Pityriasis rosea different stages, symptoms, and complications

By: Dr. Victor Marchione | Skin Health | Thursday, April 28, 2016 - 02:00 PM

Pityriasis roseaPityriasis rosea, a skin condition that first appears as a rash, is easily misunderstood. Doctors and dermatologists say understanding the different staged of pityriasis rosea can better prepare people to deal with its symptoms.

Pityriasis rosea rash eventually takes up a distinctive look and shape in its later stages. It is known as an ailment that doesn’t spread at the time of its initial influx. The redness and rash usually hits people between the ages of 10 and 30. It’s misinterpreted because the symptoms can appear at the same time as other skin conditions that are similar in appearance. For example, pityriasis rosea can be mistaken for eczema, psoriasis, a reaction to a specific medication, folliculitis (the infection and inflammation of one or more hair follicles), pityriasis rubra pilaris (a rare disorder that has the potential to cover the entire body), and pityriasis lichenoides chronica, a rash that presents with small pimple-like bumps.

Not all skin ailments have different stages, but pityriasis rosea does, which often helps people understand their condition. Let’s take a look at the different stages of pityriasis rosea to get a clear idea of what this skin condition looks like.

  • Preliminary stage – you may feel sick for a few days before a rash appears on your skin. Belly pain or indigestion could be a factor, along with a fever, moderate headache, loss of appetite, as well as pain in the joints. These symptoms disappear as the rash begins to appear.
  • Herald patch stage – a large pink or salmon-colored patch shows up on the chest, neck, or back. It likely starts out as oval shape and grows over several days. In some cases, it can show up in the scalp, face, or genitals. For many people, it takes on the shape of a Christmas tree.
  • Rash stage – following the herald patch, there is a rash. It can appear a few days or weeks after the herald or Christmas tree patch shows up. The rash can last up to several weeks. The rash is usually small, raised, scaly patches around 0.5 to 1.5 centimeters long. They can be on the back, chest, neck, arms, and upper thighs, but do not normally appear on the face. Light-skinned people experience pink or reddish patches, while darker-skinned people can get dark brown or even gray-colored patches.

While some of the pityriasis rosea symptoms mentioned above sound frightening, the good news is that the rash does not leave scars. Many people wonder, is pityriasis painful? The answer is no, but it can be very itchy.

Pityriasis rosea occurrence, recurrence, and complications

Pityriasis rosea occurs in about one in 50 people who see a dermatologist. Although it does tend to appear in people aged 10 to 30, there have been cases where babies as young as 10 months old as well as elderly people have experienced this skin condition. Although skin specialists can’t explain why, twice as many women get pityriasis rosea than men. As with many skin problems, people are bound to wonder, can you get pityriasis rosea more than once? Thankfully, pityriasis rosea recurrence is rare.

Every situation is different, but this uncomfortable skin condition generally lasts anywhere from six to 12 weeks. Some people may notice that pale marks remain for a few months. However, they eventually disappear, and the skin does return to normal.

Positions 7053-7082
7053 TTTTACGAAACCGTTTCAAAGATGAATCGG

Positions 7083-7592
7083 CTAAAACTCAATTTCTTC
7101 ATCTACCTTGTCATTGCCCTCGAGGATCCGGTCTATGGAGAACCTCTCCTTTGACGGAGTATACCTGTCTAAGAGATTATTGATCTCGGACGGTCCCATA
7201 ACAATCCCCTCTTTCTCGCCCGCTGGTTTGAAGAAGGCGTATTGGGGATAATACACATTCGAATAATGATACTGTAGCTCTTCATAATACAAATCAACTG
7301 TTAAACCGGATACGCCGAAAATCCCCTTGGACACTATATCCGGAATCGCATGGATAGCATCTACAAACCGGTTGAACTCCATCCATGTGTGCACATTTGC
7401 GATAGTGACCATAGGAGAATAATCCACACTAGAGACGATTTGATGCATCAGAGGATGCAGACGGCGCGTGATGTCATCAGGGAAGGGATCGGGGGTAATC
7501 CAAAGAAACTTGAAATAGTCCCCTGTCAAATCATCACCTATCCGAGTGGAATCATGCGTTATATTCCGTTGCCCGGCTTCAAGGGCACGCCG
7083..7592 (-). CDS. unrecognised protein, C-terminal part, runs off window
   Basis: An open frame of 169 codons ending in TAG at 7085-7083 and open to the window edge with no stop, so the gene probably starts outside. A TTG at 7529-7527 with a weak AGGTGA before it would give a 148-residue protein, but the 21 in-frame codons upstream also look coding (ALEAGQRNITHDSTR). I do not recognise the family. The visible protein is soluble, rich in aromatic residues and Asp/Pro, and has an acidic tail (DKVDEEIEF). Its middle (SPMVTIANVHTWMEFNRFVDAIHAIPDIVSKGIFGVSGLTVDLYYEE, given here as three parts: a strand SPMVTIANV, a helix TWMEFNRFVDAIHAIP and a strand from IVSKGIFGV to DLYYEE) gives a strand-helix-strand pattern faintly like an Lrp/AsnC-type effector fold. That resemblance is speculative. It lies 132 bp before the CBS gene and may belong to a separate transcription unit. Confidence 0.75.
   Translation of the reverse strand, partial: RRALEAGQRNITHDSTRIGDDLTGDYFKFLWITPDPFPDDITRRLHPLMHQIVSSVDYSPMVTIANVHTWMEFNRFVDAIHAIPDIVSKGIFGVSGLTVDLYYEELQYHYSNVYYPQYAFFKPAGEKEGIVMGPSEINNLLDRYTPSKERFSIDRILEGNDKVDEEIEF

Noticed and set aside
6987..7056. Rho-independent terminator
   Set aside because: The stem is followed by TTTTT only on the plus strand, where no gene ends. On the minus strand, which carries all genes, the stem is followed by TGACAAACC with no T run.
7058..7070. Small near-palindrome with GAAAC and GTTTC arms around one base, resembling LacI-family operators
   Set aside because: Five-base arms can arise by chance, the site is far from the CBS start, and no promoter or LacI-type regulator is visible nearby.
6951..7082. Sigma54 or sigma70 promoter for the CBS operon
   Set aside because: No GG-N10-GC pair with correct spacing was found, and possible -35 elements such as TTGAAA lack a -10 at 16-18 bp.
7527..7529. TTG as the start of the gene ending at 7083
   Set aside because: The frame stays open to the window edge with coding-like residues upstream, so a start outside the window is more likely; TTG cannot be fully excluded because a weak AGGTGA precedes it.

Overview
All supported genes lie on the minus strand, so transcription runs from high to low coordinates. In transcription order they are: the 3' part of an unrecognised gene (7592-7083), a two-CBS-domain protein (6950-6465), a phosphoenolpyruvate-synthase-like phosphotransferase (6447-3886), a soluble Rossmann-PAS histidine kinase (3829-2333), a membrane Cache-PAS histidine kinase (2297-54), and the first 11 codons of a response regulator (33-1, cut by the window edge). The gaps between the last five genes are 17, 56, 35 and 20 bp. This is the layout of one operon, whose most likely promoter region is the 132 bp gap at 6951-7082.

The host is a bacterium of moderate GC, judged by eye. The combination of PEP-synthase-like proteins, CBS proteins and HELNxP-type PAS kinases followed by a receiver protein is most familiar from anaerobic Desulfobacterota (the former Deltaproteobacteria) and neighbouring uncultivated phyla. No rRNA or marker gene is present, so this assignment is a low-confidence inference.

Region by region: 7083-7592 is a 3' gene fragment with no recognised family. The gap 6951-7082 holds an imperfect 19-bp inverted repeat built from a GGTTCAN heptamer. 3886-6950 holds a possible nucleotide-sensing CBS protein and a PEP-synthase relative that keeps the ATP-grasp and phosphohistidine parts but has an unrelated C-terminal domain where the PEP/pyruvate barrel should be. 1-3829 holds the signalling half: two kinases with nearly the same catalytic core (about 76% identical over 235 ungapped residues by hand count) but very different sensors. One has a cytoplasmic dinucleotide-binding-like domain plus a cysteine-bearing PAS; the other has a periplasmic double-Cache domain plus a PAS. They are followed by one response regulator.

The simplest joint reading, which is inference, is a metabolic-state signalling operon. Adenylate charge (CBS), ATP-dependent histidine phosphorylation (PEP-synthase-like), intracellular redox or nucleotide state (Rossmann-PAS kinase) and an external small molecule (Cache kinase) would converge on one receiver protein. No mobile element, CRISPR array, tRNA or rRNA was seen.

Pityriasis rosea complications can occur during pregnancy. Research shows that it can cause miscarriage in eight out of 61 women. Reports suggest that premature delivery has also occurred in some women with this skin condition. Pityriasis rosea that is caused by the reactivation of herpes 6/7 in association with a drug can lead to drug hypersensitivity syndrome.

When to seek medical advice for pityriasis rosea?

If you suspect you have pityriasis rosea and the itchiness is overwhelming, you should visit your doctor. There are several treatments your doctor can recommend to help ease your symptoms. You should also consider seeing a physician if your symptoms last longer than five months, or if you have symptoms but don’t have the patch that is normally associated with pityriasis rosea. For example, if you have a rash that covers your arms, legs, and trunk, or you have a rash that is spreading very quickly, you have large patches that are starting to come together, or if you have patches that are releasing clear fluid or leaking pus.

Although the cause of pityriasis is still unknown, many experts suspect the condition could be caused by previous viral infection.

When it comes to diagnosing a person with this skin problem, the first step a physician will take is visual examination. Simple questions, such as how long the symptoms have existed, will be asked. In some cases, a patient will be referred to a dermatologist who will be able to closely examine for all kinds of skin conditions. If the problem is not obvious, testing such as blood samples, scraping of a small area of skin to check for fungus, or a biopsy to examine tissue may be conducted.

If you are diagnosed with pityriasis rosea, remember that it is not going to last forever or scar you. Relieving the itchiness can treat the vast majority of cases. Creams that are designed to moisturize and soothe the skin, as well as allergy therapies have been very helpful in treating people who experience the discomfort associated with pityriasis rosea.


Related Reading:

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Sources:
http://www.buzzle.com/articles/stages-of-pityriasis-rosea.html
http://www.nhs.uk/Conditions/pityriasis-rosea/Pages/Symptoms.aspx
http://www.dermnetnz.org/viral/pityriasis-rosea.html


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